Our team can both repair the structurally affected timbers as well as clean and treat the surface of the timbers. We will apply a water based insecticidal fluid to the surface of the wood. This fluid is effective as it will target the larvae entering the wood as well as emerging beetles.

An average woodworm treatment can be completed in 1 day and our 30-year guarantee is given to ensure no re infestation will occur to the treated timber. Our chemical process is guaranteed to eliminate the infestation from the affected area.

Do I Have to Move Out During the Woodworm Treatment?

We are often asked by our customers if they need to move out of their home while woodworm treatment is taking place. In most cases, our clients do not need to move out of their property during woodworm treatment.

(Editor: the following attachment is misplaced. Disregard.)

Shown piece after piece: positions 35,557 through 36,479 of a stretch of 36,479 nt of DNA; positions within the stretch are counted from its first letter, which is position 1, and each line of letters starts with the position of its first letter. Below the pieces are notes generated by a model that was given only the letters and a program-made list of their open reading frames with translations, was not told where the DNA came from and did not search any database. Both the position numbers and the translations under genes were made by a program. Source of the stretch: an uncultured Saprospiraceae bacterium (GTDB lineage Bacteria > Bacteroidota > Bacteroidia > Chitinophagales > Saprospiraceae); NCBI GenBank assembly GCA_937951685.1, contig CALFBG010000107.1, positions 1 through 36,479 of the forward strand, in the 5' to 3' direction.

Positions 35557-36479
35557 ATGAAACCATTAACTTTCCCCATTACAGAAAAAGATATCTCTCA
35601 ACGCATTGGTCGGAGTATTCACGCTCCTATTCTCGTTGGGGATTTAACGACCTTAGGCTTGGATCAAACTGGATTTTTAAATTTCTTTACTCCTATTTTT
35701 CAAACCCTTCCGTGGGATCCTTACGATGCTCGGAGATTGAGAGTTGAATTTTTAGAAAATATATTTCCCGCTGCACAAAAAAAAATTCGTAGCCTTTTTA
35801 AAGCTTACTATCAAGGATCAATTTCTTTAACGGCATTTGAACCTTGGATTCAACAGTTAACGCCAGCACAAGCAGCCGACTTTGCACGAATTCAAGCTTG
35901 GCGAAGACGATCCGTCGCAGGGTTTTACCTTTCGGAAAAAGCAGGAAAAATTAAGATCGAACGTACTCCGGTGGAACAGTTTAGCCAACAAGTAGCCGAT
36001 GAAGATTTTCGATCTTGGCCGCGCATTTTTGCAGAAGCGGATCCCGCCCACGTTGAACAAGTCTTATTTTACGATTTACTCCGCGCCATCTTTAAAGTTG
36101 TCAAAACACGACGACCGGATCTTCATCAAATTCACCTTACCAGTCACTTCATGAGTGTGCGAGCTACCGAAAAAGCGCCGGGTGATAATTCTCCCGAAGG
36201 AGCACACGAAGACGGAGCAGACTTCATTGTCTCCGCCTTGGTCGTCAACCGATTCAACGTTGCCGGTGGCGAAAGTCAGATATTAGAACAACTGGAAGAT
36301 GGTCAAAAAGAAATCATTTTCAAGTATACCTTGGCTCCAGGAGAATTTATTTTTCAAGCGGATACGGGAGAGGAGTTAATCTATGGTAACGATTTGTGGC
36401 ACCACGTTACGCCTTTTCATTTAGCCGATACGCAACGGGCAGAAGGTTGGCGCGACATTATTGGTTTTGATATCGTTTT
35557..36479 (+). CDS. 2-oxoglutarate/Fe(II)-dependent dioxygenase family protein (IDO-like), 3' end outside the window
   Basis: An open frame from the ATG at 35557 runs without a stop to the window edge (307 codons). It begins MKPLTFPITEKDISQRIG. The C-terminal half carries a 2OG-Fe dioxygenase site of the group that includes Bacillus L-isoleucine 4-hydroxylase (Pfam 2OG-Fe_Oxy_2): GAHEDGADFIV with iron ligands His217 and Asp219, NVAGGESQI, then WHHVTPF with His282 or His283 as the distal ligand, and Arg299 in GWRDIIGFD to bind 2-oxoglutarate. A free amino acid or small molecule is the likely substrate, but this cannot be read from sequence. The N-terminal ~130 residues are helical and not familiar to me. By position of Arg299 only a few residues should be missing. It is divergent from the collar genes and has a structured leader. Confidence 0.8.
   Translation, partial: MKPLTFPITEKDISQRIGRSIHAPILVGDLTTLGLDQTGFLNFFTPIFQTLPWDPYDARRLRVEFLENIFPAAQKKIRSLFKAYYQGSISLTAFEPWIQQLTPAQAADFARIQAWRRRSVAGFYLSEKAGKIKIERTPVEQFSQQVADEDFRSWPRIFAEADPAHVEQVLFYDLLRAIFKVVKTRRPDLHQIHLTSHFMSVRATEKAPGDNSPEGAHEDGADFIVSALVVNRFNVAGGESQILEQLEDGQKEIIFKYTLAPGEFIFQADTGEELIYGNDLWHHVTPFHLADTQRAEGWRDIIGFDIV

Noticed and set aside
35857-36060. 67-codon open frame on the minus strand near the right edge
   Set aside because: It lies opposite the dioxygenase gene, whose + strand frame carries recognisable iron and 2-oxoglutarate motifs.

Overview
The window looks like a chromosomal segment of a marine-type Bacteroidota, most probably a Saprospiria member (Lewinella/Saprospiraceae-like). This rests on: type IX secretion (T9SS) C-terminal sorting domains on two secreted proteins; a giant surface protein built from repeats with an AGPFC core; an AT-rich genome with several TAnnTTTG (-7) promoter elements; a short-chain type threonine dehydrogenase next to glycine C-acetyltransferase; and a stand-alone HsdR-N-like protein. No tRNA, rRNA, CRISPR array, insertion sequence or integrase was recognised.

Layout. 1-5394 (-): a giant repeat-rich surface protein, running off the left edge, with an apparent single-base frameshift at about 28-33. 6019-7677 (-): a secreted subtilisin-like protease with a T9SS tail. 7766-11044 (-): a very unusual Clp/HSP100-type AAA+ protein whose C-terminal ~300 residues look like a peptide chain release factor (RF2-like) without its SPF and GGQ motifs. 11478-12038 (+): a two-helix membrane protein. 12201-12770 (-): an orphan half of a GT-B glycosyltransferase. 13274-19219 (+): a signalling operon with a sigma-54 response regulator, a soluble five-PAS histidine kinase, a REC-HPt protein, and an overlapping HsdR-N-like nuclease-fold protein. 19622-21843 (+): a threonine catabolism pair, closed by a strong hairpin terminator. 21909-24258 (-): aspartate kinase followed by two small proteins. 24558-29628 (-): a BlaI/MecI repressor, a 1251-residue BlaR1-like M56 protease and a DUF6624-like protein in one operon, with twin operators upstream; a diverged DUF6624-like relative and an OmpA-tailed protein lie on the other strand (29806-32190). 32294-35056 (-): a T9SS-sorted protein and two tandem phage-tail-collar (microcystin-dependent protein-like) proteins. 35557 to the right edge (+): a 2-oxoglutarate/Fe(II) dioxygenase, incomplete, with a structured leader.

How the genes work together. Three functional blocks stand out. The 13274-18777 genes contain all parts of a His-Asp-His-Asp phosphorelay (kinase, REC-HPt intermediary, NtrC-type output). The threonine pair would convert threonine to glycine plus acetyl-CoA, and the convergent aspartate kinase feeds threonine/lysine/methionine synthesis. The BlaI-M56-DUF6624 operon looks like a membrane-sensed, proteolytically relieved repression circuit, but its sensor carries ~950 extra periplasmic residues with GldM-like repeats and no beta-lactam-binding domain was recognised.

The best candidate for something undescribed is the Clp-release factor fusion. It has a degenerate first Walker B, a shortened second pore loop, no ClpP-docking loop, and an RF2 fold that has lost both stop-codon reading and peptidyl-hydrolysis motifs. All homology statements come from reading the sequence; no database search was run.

We do recommend, however, that no one is allowed in the area which is being treated for an 8-hour period. We work with our clients to make sure that their treatment is done during a time which suits them. The treatment area will be well signed regarding no access during the works and for 8 hours after the treatment is completed.

If extensive areas within the property are being treated, their treatment can be phased to suit the client. If the infestation in your home has spread and you would like to have your whole home treated at the one time, we would suggest that you decant the property for the day.

Is Woodworm Treatment Safe for Pets?